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Interview

Visit by The B&H Presidency Member Dragan Covic , 25. 06. 2015.

 

INTERVIEW: DRAGAN ČOVIĆ, BIH PRESIDENCY MEMBER

 

By: Tarik Moćević

SARAJEVO, July 1 (ONASA) – BiH Presidency member and leader of the Croat Democratic Union (HDZ), Dragan Čović, in an interview for ONASA Agency speaks, among other things, on the crisis in the Federation of BiH (FBiH) and possible new coalition partners, the Declaration of Srebrenica in the Parliament of Bosnia and Herzegovina, BiH relationship with Serbia, reform agenda and the European path of Bosnia and Herzegovina …

ONASA: At the last session of the House of Representatives of the FBiH Parliament representatives did not adopt the agenda, with which it became clear that a parliamentary majority no longer exists. Also, all four ministers from the Democratic Front (DF) in the FBiH government practically do not perform their duty, even though the President of FBiH Marinko Čavara only accepted the resignation of Reuf Bajrović. How can FBiH get out of this crisis?

ČOVIĆ: Constituting government has not even been completed basically. We could not constitute all levels of government, as the election law states. Thus, in Mostar, that is in Herzegovina-Neretva Canton we still do not have executive power, in my opinion, without a single reason, because the same party form a parliamentary majority again and everything is clear. We are a little anemic in the political sense. I think we should have worked much harder and faster. However, at the end of six months, we have what we have. We can never be satisfied with what we achieved, especially as after two months one of the parties that formed the basis of the parliamentary agreement on the level of the FBiH is leaving the coalition. I say the coalition, even though it is not a classic coalition, because if it were, we would have worked differently. It worked when we were together in the FBiH Government, as we are now in the BiH Council of Ministers, but when you look at how the BiH Parliament vote on decisions of the BiH Council of Ministers, you will see that each item on the agenda has a different parliamentary majority. In other words, it is not a classic coalition that has its program and knows what it wants. The crisis is, in my opinion, serious, and we have not come out of it. It took six months to form a government even though we have agreed on almost everything at the end of the November. When you ask the question why, it opens up a huge number of other issues. I think this situation will remain for at least another two months, and we will not have a solution before the ninth or tenth month, although there are attempts to begin discussions. I have personally participated in the talks with the leaders of the Party for BiH (SBiH) and the Alliance for a Better Future (SBB) BiH. In particular, in a friendly conversation, we have analyzed the possibility of a joint project in which we should not make the same mistakes as before. It would be devastating if after five or six months again nothing is done, then we should all resign from our positions. It is again a problem for itself because we do not have a law that defines how to handle such situations. Some talk of early elections, but here implementation of such elections is not defined by law. I think we will in the ninth or tenth month have enough competent interlocutors, and that by then staffing issues will no longer be a problem. In any case, we are facing the reform program and the Euro-Atlantic path to which we have to devote our attention. To our European friends we have to say that we know what we want and ask for help. At this point, it does not look so serious. In the next ten days in Bosnia and Herzegovina we will have many guests from abroad who will to mark the 20th anniversary of the genocide in Srebrenica, and I think we should seize this time, and as much as possible speed up the reform program and the economic and social stabilization, but also when it comes to the European path. In front of us remain only symbolic issues and, considering that the threshold is now relatively low, I see no reason why we in next year would not apply for candidate status for membership in the European Union (EU).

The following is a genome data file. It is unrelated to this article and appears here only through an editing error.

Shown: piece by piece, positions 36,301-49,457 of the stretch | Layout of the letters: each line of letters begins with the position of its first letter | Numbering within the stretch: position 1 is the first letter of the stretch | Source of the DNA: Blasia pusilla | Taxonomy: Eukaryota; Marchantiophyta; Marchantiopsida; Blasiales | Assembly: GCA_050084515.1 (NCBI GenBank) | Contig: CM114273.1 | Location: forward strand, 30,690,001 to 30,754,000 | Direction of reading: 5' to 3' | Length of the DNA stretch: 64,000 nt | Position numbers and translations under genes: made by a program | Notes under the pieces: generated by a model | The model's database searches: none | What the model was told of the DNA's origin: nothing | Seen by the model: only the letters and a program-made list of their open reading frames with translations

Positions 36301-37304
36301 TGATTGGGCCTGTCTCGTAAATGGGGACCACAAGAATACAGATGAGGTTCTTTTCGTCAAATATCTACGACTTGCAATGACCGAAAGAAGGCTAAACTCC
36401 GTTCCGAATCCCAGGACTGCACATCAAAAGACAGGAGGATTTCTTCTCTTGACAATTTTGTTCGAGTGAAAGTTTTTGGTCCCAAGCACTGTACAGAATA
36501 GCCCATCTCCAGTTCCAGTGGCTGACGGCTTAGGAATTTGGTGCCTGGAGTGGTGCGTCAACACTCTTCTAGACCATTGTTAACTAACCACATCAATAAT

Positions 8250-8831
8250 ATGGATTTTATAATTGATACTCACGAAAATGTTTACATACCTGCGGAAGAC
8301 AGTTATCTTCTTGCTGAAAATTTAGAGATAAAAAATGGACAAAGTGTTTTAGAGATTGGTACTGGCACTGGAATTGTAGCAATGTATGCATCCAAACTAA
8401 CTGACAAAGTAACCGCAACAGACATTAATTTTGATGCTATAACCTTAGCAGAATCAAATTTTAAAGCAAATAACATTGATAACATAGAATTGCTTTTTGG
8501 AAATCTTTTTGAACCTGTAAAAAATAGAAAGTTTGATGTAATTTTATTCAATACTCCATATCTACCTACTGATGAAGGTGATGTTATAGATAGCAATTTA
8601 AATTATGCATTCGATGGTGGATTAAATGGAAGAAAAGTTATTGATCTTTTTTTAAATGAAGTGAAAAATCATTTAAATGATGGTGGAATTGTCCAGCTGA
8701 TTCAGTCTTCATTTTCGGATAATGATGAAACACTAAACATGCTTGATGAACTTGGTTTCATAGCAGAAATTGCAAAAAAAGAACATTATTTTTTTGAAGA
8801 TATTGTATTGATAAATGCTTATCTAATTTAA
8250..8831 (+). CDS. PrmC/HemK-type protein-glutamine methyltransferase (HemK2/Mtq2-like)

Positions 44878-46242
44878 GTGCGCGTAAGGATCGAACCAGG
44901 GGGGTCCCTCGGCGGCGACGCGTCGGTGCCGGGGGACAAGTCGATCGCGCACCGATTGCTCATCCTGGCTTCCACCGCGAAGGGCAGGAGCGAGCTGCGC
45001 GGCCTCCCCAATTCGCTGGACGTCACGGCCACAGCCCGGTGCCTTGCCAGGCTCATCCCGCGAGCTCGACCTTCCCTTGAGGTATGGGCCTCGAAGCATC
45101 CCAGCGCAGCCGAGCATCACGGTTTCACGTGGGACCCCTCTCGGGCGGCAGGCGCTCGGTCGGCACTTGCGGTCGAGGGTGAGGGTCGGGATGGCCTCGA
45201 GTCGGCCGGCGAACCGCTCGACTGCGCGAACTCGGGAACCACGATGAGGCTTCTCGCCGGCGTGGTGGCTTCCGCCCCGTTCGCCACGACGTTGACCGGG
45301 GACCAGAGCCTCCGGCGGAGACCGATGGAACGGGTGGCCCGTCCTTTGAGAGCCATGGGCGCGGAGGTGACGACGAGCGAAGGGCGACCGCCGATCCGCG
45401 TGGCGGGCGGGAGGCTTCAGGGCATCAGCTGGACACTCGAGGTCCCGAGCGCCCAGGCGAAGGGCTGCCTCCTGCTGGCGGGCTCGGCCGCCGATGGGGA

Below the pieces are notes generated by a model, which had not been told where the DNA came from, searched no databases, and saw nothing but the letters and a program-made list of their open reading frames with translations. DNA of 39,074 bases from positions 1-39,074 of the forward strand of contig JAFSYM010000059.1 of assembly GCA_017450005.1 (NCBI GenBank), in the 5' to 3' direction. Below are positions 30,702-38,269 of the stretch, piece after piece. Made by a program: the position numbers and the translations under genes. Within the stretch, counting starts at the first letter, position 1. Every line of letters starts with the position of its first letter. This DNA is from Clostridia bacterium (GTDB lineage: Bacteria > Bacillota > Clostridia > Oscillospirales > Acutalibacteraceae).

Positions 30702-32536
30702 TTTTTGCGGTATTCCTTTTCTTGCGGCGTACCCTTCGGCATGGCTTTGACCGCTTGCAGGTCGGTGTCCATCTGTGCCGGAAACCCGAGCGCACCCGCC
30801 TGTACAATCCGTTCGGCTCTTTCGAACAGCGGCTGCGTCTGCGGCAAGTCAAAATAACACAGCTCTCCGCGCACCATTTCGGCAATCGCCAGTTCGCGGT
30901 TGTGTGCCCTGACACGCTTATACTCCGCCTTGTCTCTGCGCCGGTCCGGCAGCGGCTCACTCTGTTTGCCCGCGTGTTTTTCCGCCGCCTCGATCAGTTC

ONASA: Can the government crisis jeopardize reform?